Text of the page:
Elizabeth Mackintosh – A Strong Role Model – across Scotland and Australia

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My Great Grandmother – Elizabeth Hoy nee Mackintosh

My great grandmother, born Elizabeth Mackintosh on 20th February 1885 in Edinburgh, Scotland, travelled halfway around the world, and died aged 91, on 20th May 1976, in Bundaberg, Australia.

Those 91 years were filled with much life, death, children, family, travel, serving, farming – all whilst keeping her Scottish accent to the end – what must her life have been like?

Young Elizabeth was the second oldest child, oldest daughter, to Allan and Elizabeth, nee Sullivan, born a couple of years after their marriage and settling in Inverness, Scotland, a town where Allan grew up, himself the oldest of 12 siblings.

All of Elizabeth’s siblings were born in Inverness, so it is unusual that she was born in Edinburgh, some 250 klms away, however the address on records could well be a hospital.

3 Prospect Street, Edinburgh

Elizabeth’s siblings continued to be born every year or two, however sadness was felt as regularly as the joy of the growing family – for I am sure Elizabeth, her parents and siblings. Some siblings only lived for a few months to a few years and passed away from causes such as pneumonia, meningitis, convulsions, and diphtheria.

By her 16th birthday, Elizabeth’s older brother Alexander had passed away, as had six younger siblings being, John Allan, Edward Chilcott, Mary-Anne Chilcott, Frederick Knight, William John, Margaret Helen.

Elizabeth was also out in the workforce as a Shop Assistant, however still living at home at 21 Telford Street, Inverness.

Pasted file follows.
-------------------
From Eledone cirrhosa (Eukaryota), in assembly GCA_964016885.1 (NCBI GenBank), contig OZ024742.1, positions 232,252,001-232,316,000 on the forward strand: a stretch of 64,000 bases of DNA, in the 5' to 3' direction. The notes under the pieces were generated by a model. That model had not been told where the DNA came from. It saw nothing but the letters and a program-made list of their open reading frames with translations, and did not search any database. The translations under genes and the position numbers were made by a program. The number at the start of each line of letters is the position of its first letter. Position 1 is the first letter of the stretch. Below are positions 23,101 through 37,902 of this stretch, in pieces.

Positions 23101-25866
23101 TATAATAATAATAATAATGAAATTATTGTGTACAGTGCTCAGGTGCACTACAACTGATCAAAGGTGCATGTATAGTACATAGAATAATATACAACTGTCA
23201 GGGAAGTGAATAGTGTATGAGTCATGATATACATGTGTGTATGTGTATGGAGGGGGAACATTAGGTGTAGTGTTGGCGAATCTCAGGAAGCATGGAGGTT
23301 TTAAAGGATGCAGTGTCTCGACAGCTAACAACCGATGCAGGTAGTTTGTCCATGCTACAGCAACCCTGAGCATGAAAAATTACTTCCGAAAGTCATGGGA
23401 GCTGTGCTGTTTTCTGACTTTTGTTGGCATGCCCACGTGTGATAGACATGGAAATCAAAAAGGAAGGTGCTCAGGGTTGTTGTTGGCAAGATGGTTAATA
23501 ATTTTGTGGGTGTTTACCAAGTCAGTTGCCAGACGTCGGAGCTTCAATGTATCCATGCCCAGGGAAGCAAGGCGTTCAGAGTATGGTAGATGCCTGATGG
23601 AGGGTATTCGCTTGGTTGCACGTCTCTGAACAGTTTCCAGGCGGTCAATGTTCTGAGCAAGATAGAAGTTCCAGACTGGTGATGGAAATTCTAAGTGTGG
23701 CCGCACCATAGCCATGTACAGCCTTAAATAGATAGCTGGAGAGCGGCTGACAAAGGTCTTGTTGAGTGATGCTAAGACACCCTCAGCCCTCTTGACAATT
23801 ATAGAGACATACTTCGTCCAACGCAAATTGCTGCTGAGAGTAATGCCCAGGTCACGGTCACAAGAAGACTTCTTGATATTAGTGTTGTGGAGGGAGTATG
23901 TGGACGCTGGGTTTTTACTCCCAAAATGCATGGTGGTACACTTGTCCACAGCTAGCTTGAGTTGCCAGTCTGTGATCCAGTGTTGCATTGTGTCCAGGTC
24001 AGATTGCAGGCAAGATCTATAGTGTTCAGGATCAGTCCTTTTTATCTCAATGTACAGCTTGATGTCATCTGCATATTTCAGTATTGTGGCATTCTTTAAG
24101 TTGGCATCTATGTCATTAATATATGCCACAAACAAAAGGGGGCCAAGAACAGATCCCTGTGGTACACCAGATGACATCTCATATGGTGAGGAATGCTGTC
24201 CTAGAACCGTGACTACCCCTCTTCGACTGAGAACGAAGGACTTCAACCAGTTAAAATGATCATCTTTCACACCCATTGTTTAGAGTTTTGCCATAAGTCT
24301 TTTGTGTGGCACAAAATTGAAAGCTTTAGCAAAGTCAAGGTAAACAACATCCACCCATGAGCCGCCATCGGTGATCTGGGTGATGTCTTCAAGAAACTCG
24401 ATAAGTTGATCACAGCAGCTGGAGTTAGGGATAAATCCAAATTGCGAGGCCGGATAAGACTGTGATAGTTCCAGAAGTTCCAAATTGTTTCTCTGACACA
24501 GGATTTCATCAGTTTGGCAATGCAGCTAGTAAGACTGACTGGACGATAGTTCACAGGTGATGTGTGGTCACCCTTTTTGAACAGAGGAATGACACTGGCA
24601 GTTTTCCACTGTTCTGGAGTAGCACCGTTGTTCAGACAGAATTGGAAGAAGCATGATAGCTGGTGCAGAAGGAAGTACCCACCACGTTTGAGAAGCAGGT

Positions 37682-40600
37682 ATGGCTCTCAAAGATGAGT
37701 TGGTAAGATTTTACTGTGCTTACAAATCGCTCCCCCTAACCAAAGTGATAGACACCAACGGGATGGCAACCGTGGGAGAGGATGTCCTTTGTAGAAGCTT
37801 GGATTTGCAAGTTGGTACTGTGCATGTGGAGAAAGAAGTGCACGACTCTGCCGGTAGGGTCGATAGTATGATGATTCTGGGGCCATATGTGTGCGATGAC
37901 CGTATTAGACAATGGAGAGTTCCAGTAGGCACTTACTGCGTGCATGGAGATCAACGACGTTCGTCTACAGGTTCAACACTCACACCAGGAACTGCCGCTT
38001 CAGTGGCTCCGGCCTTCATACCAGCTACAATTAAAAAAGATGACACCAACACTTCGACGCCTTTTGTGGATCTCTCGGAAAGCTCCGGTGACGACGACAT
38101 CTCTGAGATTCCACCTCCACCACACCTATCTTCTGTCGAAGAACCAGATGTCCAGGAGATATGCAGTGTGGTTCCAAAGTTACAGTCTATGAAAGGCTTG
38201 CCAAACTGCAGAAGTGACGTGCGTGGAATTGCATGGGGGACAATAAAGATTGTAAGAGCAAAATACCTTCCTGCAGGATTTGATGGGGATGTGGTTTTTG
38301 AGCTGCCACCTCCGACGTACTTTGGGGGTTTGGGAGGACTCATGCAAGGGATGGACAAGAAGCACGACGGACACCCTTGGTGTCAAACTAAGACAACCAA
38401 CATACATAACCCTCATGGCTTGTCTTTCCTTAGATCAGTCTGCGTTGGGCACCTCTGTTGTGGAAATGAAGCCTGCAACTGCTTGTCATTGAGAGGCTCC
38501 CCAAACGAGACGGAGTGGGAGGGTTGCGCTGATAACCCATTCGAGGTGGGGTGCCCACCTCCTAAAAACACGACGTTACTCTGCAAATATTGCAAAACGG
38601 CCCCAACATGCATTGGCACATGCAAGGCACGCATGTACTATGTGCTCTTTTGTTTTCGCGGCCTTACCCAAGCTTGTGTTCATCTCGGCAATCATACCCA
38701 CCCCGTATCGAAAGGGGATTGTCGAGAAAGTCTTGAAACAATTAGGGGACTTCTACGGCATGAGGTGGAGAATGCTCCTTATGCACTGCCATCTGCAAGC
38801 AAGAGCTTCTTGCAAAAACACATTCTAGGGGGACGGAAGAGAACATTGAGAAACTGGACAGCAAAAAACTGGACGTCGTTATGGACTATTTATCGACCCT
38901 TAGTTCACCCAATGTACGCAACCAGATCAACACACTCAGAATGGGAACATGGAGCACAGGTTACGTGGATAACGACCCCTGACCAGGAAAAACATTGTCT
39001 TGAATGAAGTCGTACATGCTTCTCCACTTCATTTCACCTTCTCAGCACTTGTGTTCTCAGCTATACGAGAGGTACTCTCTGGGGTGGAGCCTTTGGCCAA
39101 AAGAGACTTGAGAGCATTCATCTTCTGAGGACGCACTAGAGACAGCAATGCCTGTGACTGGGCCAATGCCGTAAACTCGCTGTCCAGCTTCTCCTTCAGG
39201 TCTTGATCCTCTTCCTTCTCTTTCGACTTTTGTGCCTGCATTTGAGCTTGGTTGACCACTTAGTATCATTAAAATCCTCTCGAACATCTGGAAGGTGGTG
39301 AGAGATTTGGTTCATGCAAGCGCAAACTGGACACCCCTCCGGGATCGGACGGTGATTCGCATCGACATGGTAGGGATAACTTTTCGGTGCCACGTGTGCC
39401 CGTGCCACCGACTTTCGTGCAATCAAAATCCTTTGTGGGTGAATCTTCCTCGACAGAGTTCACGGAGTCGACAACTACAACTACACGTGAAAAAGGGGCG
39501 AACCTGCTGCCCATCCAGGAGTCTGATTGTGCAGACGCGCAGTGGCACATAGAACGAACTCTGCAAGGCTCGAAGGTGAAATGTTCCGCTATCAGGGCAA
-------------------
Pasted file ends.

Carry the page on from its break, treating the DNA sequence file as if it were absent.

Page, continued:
1901 Census extract

Elizabeth’s parents, Allan and Elizabeth, lived all of their married life in Inverness, except for some period of time when Allan worked away, as a Plasterer (Journeyman) – Allan had served his trade apprenticeship and mastered his craft and was not bound to serve a master. Allan’s father Alexander was also a Plasterer, so continued the family trade, which is not surprising given he was the oldest child.

In 1909, aged 24, Elizabeth saw her Mum give birth to her 13th child, Farquhar. However, of those 13 children, only six were still living, being Farquhar, Catherine, James, Harriet, Allan and herself, and interestingly all lived into old age except Catherine who passed away aged 57 years. But of more interest to my family is that all of Elizabeth’s siblings, and her parents, all lived and died in Inverness.

What made Elizabeth leave? Was it the depression in the country; was she concerned about her job as an unskilled person[i]; was she able to think about herself after her mother had ceased having children? At 24 years of age it was unusual to still be unmarried in those times, so was she leaving a broken heart behind? Was she on an Assisted Passage, coming to one of the British colonies? I don’t think we will ever know for sure.

[i] ‘Archive Research Guides (2); Emigration and Immigration in Scotland’‘For the impoverished Scot, however, Australia and New Zealand were the lands of opportunity’. ‘The height of emigration corresponded with years of harsh economic depression…….and the period of 1906 to 1913.’ ‘Unskilled labourers seemed to prefer emigrating to Canada and Australia.’